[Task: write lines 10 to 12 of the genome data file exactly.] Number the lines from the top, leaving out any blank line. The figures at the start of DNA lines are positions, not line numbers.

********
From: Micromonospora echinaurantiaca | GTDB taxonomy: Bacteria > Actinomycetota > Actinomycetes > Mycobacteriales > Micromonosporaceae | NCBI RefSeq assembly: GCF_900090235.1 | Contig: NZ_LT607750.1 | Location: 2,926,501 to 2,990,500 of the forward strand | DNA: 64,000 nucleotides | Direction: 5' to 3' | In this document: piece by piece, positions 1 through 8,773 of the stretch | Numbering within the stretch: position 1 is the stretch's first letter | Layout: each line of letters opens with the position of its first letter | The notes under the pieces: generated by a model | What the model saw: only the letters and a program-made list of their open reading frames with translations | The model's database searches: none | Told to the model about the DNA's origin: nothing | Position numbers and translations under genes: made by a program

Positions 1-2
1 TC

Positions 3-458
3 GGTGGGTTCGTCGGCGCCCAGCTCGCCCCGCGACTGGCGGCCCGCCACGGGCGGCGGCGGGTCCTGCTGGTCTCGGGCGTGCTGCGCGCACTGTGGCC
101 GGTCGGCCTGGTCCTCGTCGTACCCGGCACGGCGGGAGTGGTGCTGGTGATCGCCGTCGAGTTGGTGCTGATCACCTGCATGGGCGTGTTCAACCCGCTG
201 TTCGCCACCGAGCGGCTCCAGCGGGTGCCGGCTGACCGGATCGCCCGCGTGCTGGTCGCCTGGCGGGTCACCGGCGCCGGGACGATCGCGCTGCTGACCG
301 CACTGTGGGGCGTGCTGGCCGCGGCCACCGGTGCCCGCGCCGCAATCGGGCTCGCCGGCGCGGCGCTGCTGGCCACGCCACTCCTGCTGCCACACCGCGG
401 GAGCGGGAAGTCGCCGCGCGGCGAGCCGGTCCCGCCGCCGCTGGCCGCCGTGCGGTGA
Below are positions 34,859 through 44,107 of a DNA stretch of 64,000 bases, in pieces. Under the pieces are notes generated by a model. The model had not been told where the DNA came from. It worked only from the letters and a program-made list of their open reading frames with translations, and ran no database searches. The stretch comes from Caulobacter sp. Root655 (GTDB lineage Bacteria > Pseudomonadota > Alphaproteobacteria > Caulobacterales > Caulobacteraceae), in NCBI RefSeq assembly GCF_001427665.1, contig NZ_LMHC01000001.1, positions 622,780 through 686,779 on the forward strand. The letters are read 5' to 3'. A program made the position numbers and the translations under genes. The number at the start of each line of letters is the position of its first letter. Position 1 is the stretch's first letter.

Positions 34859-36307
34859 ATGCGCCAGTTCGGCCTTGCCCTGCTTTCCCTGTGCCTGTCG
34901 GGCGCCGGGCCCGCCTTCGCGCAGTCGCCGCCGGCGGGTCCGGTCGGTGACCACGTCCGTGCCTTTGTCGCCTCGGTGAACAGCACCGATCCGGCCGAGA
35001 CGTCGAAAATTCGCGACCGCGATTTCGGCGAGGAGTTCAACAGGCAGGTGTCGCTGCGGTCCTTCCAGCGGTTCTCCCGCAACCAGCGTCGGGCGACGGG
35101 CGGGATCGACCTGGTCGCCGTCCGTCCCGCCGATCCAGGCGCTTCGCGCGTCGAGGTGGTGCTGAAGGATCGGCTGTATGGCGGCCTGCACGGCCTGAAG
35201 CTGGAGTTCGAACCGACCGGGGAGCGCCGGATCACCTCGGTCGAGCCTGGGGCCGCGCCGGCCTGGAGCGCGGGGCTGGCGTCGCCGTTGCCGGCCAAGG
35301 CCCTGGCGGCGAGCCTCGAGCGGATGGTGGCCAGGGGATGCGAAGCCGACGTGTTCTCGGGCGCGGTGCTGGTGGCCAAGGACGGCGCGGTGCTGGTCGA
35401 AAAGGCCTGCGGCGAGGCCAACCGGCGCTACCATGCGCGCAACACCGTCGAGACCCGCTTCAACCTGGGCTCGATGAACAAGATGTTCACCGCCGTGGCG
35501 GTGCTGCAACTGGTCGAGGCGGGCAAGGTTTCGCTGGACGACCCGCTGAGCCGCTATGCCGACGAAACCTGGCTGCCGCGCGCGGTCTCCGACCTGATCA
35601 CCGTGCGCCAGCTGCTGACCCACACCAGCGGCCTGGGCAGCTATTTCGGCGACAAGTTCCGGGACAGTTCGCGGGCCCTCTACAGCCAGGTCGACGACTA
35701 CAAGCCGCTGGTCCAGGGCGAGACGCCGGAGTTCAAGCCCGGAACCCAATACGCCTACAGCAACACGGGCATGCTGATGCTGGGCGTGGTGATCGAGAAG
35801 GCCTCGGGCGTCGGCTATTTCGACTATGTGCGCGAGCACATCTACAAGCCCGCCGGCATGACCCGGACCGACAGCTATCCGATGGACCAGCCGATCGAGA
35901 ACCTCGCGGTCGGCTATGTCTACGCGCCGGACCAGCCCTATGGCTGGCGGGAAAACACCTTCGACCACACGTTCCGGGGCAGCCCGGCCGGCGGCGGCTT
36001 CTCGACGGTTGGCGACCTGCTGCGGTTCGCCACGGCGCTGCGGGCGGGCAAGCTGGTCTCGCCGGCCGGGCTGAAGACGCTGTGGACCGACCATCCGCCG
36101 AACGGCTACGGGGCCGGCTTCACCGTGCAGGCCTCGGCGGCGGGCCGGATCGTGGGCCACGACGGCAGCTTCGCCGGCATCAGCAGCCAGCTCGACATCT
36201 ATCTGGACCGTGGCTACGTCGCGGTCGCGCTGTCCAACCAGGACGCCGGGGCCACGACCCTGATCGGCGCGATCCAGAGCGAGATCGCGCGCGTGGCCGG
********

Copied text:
Below are positions 34,859 through 44,107 of a DNA stretch of 64,000 bases, in pieces. Under the pieces are notes generated by a model. The model had not been told where the DNA came from. It worked only from the letters and a program-made list of their open reading frames with translations, and ran no database searches. The stretch comes from Caulobacter sp. Root655 (GTDB lineage Bacteria > Pseudomonadota > Alphaproteobacteria > Caulobacterales > Caulobacteraceae), in NCBI RefSeq assembly GCF_001427665.1, contig NZ_LMHC01000001.1, positions 622,780 through 686,779 on the forward strand. The letters are read 5' to 3'. A program made the position numbers and the translations under genes. The number at the start of each line of letters is the position of its first letter. Position 1 is the stretch's first letter.

Positions 34859-36307
34859 ATGCGCCAGTTCGGCCTTGCCCTGCTTTCCCTGTGCCTGTCG